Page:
It can be argued that ethical considerations in science communication are a significantly overlooked area although these considerations are implicit in many ongoing academic debates within the field, and within the practical implications of work which is being both constructed and shared within the discipline. Priest, Goodwin and Dahlstrom's [2018] edited collection, ‘Ethics and Practice in Science Communication’, is therefore a significant step forwards in allowing for contemporary reflection on the ethical considerations currently influencing the field. In shining a light on some of the ethical questions currently concerning the field of science communication, this enjoyable and detailed selection of chapters draws together a number of key examples and authors, to begin to consider such ethical quandaries, as well as identifying spaces, which are primed for further ethical exploration in the future.

Volume 17 • Issue 04 • 2018

Oct 01, 2018 Article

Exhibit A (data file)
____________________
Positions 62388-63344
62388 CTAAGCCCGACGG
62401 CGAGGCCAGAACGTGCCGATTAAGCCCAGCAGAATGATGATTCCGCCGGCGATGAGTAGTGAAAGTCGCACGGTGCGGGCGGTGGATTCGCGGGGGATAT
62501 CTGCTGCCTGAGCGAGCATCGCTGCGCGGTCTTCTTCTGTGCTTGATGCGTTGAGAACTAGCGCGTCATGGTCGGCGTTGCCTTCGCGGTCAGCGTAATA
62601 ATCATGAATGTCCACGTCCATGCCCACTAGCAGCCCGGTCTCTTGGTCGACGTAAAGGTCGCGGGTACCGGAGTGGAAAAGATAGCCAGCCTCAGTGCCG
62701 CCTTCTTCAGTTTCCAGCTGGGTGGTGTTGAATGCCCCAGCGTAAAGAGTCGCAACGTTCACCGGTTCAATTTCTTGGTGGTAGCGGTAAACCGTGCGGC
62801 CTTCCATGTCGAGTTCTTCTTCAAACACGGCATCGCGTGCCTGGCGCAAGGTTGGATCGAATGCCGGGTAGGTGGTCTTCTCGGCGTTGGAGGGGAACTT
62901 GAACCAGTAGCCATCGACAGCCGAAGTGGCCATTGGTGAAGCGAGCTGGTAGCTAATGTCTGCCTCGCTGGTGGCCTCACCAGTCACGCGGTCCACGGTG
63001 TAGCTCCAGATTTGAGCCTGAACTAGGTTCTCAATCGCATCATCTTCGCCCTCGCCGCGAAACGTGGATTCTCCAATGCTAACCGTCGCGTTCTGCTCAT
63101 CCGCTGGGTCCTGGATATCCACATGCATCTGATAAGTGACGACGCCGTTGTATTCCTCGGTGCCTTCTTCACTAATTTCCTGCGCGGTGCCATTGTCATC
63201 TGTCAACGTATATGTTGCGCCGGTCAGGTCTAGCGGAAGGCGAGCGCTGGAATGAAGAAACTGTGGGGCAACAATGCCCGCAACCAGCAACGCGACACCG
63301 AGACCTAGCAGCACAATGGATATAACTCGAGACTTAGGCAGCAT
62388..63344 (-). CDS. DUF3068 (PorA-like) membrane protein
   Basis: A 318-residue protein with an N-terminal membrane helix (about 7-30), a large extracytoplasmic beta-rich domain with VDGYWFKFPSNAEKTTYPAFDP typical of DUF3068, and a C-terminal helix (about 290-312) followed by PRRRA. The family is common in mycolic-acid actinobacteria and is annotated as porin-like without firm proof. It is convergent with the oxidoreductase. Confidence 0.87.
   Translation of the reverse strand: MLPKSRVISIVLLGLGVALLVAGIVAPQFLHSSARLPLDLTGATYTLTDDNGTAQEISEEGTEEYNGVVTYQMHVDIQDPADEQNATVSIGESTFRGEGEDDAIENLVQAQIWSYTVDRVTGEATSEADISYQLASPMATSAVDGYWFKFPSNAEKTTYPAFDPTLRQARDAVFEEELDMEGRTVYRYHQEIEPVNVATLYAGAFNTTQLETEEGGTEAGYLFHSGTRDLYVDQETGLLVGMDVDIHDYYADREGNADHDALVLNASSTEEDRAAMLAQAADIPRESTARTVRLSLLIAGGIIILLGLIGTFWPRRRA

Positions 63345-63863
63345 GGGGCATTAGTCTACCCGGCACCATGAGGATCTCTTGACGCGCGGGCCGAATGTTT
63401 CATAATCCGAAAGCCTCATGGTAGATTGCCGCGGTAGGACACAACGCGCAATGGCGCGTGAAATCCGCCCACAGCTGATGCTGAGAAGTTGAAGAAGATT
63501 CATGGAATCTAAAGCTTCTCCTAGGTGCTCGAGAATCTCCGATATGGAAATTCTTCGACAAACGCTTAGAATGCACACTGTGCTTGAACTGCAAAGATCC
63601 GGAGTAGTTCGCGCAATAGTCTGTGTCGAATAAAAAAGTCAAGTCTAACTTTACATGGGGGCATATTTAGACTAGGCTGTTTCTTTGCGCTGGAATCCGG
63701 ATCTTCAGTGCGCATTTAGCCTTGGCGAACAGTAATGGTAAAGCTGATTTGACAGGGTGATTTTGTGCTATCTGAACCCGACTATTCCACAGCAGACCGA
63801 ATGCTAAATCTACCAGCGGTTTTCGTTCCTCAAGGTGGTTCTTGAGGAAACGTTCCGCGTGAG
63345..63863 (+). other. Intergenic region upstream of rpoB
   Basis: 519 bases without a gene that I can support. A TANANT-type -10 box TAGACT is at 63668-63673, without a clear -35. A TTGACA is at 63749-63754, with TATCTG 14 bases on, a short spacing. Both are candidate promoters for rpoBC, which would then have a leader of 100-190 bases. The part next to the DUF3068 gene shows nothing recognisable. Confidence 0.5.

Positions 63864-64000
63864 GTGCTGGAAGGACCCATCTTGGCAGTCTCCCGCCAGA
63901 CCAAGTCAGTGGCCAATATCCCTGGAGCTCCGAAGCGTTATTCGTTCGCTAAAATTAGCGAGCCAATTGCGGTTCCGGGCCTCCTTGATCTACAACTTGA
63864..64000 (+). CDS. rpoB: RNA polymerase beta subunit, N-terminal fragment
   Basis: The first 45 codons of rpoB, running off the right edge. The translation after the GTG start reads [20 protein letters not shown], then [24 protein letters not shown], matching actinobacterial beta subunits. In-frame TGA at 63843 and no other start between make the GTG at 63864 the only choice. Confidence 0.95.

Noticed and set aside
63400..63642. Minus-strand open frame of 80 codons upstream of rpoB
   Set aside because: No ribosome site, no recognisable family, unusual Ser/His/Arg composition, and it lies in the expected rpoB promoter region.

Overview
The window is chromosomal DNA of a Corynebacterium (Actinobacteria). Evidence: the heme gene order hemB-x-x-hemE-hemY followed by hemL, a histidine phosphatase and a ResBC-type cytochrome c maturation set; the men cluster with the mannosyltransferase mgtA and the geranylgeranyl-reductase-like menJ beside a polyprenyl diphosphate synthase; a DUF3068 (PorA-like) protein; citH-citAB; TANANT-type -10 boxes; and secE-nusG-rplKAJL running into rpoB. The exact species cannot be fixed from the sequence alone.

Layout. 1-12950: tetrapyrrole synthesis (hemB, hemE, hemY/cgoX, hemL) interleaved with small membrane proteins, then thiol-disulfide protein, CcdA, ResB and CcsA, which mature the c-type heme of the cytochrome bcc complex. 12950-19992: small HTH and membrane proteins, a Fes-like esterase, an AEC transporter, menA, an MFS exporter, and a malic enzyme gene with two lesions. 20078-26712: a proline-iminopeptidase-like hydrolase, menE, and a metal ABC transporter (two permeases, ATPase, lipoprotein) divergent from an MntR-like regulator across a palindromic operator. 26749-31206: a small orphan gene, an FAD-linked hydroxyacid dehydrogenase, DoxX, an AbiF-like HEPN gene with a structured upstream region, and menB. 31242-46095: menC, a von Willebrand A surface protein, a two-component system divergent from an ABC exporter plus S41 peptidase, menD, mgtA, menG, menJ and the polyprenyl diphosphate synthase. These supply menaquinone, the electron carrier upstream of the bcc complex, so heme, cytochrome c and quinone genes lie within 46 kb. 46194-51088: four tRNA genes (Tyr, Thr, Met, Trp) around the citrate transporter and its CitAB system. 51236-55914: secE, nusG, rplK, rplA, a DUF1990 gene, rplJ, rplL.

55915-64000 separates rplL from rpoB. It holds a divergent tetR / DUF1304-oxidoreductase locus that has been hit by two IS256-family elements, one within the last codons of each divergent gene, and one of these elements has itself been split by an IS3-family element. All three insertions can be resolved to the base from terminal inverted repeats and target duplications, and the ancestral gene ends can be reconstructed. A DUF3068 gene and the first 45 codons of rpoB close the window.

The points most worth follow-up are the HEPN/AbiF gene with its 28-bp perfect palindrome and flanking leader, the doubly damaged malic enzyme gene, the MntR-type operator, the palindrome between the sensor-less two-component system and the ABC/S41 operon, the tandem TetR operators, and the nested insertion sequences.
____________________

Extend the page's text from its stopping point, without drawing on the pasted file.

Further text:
Revisiting public debate on Genetic Modification and Genetically Modified Organisms. Explanations for contemporary Dutch public attitudes

by Lucien Hanssen, Anne Dijkstra, Susanne Sleenhoff, Lynn Frewer and Jan M. Gutteling

Genetic Modification (GM) has been a topic of public debates during the 1990s and 2000s. In this paper we explore the relative importance of two hypothesized explanations for these controversies: (i) people's general attitude toward science and technology and (ii) their trust in governance, in GM actors, and in GM regulations, in explaining the Dutch public's Attitude toward GM applications, and in addition to that, the public's GM Information seeking behaviour. This will be conducted through the application of representative survey methodology. The results indicate that Attitudes toward GM applications are best predicted by both the attitude toward science and technology and three trust measures. GM information seeking is predicted by gender and educational level, as well as attitude toward science and technology, trust in organisations and trust in regulations (negative). Overall, psychological variables seem better predictors than demographics. Implications for future research on information seeking behaviour are discussed.